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First Big Win for Silica Coalition

Friday, August 14, 2015   (0 Comments)
Posted by: Russell Hitchen
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Contact:  Patrick O’Brien, Executive Director
Concrete Sawing & Drilling Association
pat@csda.org


Construction Industry Safety Coalition Update

CSDA is one of 24 member organizations of the CISC. The association joined the coalition in 2013 to provide a unified voice from the construction industry on OSHA's Proposed Rule on Occupational Exposure to Crystalline Silica. For more information on the Proposed Rule and CSDA's actions to date, Click Here.

Here is an update regarding recent coalition activities:

Chemical Management and PELs Rulemaking: The CISC retained Jackson Lewis to support the coalition with focused comments on OSHA’s Chemical Management and PELs rulemaking, which are due October 9, 2015.   Attached is a detailed outline for the CISC comments, which piggyback on the significant comments that we submitted for the silica rulemaking as many of the specific issues raised in that rulemaking are applicable to some of OSHA’s questions raised in the Chemical Management and PELs Rulemaking.  

Here is the tentative schedule for drafting and CISC member review of comments:

  • August 14 – CISC feedback on outline (attached) to Jackson Lewis
  • September 4 – First Full draft of comments sent to CISC for review
  • September 10 – CISC conference call
  • September 18 - CISC feedback on draft comments due to Jackson Lewis
  • September 25 – Final Redraft to CISC for review
  • October 9 – Submit Final CISC comments.

Silica Rulemaking: The CISC had its first big win with a recent important silica vote in congress.  In June, the Senate Appropriations Committee passed the FY 2016 Labor, Health and Human Services, and Education Appropriations bill.  With the help of the CISC steering committee legislative staff, language was put in the bill which may ultimately stop OSHA from implementing the silica rule.  The legislation that passed out of the committee, among other things, establishes OSHA’s funding for fiscal year 2016 (including funds available to finalize and implement the controversial silica rule).  We worked with Senator John Hoeven’s (ND) office to prepare an amendment to the bill that would prevent the silica rule from moving forward until: a) OSHA convenes a new SBREFA panel; and, b) the National Academy of Sciences conducts a study to answer several key issues that OSHA has not addressed.   It is important to note that this is merely a (albeit important) first step in the process. The U.S. House still has to act, the full Senate must vote and the President has to sign the bill. There is certainly an uphill battle ahead. Still, this is a significant victory and CISC members will be kept informed as this legislation moves forward.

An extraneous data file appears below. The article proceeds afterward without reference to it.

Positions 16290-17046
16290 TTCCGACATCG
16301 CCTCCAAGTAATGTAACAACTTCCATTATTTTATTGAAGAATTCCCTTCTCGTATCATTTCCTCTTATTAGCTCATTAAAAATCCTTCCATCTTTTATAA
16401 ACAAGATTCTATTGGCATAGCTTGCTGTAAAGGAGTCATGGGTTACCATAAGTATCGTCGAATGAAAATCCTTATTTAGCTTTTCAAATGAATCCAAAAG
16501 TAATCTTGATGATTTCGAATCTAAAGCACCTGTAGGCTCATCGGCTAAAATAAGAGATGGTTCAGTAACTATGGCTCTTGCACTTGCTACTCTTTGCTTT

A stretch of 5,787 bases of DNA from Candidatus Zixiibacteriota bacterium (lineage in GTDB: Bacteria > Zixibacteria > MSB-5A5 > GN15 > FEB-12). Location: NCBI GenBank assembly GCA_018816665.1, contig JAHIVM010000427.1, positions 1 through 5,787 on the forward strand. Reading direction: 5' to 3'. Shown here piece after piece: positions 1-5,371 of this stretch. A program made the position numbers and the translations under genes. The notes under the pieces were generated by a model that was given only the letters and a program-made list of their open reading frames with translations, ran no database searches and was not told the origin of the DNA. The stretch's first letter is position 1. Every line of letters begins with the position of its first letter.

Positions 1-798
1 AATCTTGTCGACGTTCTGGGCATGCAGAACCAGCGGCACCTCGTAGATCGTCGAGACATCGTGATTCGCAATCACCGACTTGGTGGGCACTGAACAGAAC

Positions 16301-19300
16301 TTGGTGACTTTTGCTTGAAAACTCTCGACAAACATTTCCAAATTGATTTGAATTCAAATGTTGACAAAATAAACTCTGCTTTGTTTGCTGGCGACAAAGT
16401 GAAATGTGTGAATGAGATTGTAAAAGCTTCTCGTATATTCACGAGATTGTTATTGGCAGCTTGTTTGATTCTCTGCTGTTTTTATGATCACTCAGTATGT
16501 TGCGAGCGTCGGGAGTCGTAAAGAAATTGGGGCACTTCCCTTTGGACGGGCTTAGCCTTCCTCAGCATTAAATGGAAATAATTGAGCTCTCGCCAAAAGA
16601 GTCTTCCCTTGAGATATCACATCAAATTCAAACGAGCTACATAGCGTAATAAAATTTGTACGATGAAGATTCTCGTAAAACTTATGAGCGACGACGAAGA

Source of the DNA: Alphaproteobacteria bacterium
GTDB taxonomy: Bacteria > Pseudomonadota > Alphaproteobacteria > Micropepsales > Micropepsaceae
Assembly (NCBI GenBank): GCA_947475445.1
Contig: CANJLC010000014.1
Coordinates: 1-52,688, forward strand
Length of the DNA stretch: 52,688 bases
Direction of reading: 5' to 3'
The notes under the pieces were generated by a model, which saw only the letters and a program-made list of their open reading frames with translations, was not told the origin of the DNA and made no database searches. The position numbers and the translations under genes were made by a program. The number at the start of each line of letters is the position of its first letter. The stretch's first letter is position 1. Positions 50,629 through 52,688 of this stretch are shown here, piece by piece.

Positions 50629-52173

In addition, the CISC has requested a meeting with OSHA to discuss our March 2015 report “Costs to the Construction Industry and Jobs Impacts from OSHA’s Proposed Occupational Exposure Standards for Crystalline Silica”.  Unfortunately, OSHA has yet to take up the offer to sit down and discuss the new detailed information CISC has put forward.

CISC Website: A new website (www.buildingsafely.org) is up and running!  The website features information about the coalition, as well as the jobs/cost impact report, infographic, and silica comments, testimony, and data submitted to OSHA for the record. Thanks goes out to the Mason Contractors Association of America, who donated staff time to create the website at no charge to the coalition and to the Associated Builders and Contractors for their work on the graphics and website administration.  In addition to the website, a twitter feed (@buildingsafely) has been created.

OSHA Recordkeeping Clarification Rulemaking: On July 28 a Notice of Proposed Rulemaking for Recordkeeping was issued that claims to clarify an employer’s continuing obligation to make and maintain an accurate record of each recordable injury and illness throughout the five-year period during which the employer is required to keep the records. OSHA is issuing this proposed rule in light of the decision of the U.S. Court of Appeals for the D.C. Circuit in AKM LLC v. Secretary of Labor (Volks) to clarify its long-standing position that the duty to record an injury or illness continues for as long as the employer must keep records of the recordable injury or illness.  Essentially, the D.C. Circuit ruled in the Volks case that OSHA cannot cite employers for failure to record work-related injuries and illnesses more than six months after the initial obligation to record the cases occurred.  CISC does not intend on submitting comments for this rulemaking, however, if anyone is concerned about the impact of this proposal, they can consider signing on to the Coalition for Workplace Safety’s forthcoming comments. There are several CISC members who are also members of the CWS.  For more information about the CWS, visit www.workingforsafety.com.

If you have any questions about this update, please contact either Lauren Williams at Associated Builders & Contractors, Inc. (lewilliams@abc.org / 202-595-1815) or Robert Matuga at the National Association of Home Builders (rmatuga@nahb.org / 202-266-8507).


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